• Annual reduced morbidity savings of $2.4 million per mile

• Annual avoided health care costs of $390,000 per mile

• Avoided transportation costs of $29,000 per mile

While many of these benefits could be achieved with a trail that is in private or public hands or owned and managed through a public-private partnership, key benefits to ownership by the Commonwealth that this report highlights include: limited liability, improved level of service in the urban crescent, and more staff and maintenance resources for Caledon State Park. Expanded promotion and marketing of the Trail, law enforcement and maintenance would come with additional staff resources. Local zoning ordinances which may limit recreational facility development may also apply differently or not at all to property owned by the Commonwealth.

An important component of this report focused on community outreach. While not required by the language of House Bill 30, Item 375 K, DCR recognizes the importance of stakeholder engagement. While there was a limited timeframe to complete this study, staff utilized various outreach methods, including phone, email, direct mailings, and a listening session. With additional time, staff would have been able to complete additional outreach and listening sessions or other public engagement. Despite the limited timeframe, based on feedback received, it is clear that stakeholders are passionate on both sides of the two-decade-long debate regarding the suitability of the Trail as a recreation area for incorporation into Caledon State Park.

Based on the data collected and analyzed in DCR's review of the properties of the DRHT, including consideration of this trail, which unlike other rail trail options is already partially developed and is proximate to an existing state park; and in evaluating the considerations identified in the legislative language, DCR concluded that the DRHT could be a suitable recreation area for incorporation into Caledon State Park. However, recommendations regarding the advisability of acquiring the property for incorporation into Caledon State Park are beyond the scope of this study. This report identifies the following issues that would need to be resolved prior to any acquisition:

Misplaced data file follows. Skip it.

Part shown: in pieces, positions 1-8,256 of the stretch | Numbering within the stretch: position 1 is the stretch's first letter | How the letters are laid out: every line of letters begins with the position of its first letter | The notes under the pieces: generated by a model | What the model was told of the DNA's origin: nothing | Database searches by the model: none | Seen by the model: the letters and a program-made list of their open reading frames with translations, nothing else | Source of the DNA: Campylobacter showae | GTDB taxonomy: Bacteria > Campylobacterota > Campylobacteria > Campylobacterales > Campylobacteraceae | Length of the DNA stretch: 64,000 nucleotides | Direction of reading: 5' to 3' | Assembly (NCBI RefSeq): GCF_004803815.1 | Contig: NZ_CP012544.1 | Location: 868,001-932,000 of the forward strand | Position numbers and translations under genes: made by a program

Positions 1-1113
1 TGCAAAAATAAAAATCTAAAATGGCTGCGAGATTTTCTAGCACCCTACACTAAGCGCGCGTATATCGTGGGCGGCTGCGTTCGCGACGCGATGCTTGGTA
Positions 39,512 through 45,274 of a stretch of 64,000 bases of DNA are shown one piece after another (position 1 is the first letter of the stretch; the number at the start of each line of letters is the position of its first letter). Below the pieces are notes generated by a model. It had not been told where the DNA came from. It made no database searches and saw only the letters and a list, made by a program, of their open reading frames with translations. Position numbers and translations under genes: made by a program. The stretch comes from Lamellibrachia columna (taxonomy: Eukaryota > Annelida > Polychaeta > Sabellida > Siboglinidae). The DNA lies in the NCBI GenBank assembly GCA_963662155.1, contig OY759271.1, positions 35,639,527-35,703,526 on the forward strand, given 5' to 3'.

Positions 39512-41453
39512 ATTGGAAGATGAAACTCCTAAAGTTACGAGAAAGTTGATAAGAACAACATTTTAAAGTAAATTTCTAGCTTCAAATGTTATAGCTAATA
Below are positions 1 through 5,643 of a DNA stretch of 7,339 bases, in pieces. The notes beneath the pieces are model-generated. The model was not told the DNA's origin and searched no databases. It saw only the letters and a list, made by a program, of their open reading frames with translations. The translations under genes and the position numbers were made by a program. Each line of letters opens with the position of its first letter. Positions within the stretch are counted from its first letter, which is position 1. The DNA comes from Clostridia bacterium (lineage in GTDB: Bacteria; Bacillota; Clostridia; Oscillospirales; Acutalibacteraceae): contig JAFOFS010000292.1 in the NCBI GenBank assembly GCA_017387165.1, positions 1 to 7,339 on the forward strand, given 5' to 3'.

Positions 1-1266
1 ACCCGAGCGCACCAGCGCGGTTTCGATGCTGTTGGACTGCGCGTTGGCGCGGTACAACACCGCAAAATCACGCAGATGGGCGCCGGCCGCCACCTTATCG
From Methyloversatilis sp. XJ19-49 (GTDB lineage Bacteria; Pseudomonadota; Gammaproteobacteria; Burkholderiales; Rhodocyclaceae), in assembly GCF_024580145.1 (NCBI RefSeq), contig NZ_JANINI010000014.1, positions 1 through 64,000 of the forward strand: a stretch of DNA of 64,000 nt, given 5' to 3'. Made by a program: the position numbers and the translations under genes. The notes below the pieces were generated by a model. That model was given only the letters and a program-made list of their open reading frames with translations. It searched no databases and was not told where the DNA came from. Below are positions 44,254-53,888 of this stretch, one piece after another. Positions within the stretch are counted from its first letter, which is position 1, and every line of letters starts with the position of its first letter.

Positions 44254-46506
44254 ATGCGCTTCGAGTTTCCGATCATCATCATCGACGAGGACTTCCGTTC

1. Prior to any acquisition, the issues identified below would need to be resolved.

o Identify additional property needed to resolve adjacent property landowner and sight distance concerns and provide adequate parking at trailheads;

o Complete any necessary Trail realignment (for example, needed realignment at Little Ark Baptist Church to avoid bisecting a cemetery);

o Reassemble property rights (i.e., utility easements) severed from parcels of interest; and

o Mitigate any unsafe conditions, such as firearms used toward the trail at a privately owned shooting range and facility.

2. Resolution of outstanding issues would require+ investment of additional staff time and resources, and would need to be adequately planned for in advance; and

3. Any outstanding stakeholder feedback should be reviewed and, where appropriate, considered in the decision-making process for the future of the Trail. Addressing these issues would enable DCR to better understand and plan for how complex issues surrounding land acquisitions, easements, relationships with adjacent property landowners, and one-time and ongoing (recurring) costs would be handled should the DRHT become a part of Caledon State Park.

In doing so, it would also better position DCR to take actions to preserve the historical trail and enhance Caledon State Park facilities, the Trail, and recreational opportunities for citizens of King George County and visitors to Caledon State Park, should it be determined that it become a part of the park and under the management of the DCR.
(*1) The state park standard in this instance is defined as equal to the conditions maintained at other state park managed rail to trail facilities such as High Bridge Trail State Park, New River Trail State Park, and Wilderness Road State Park.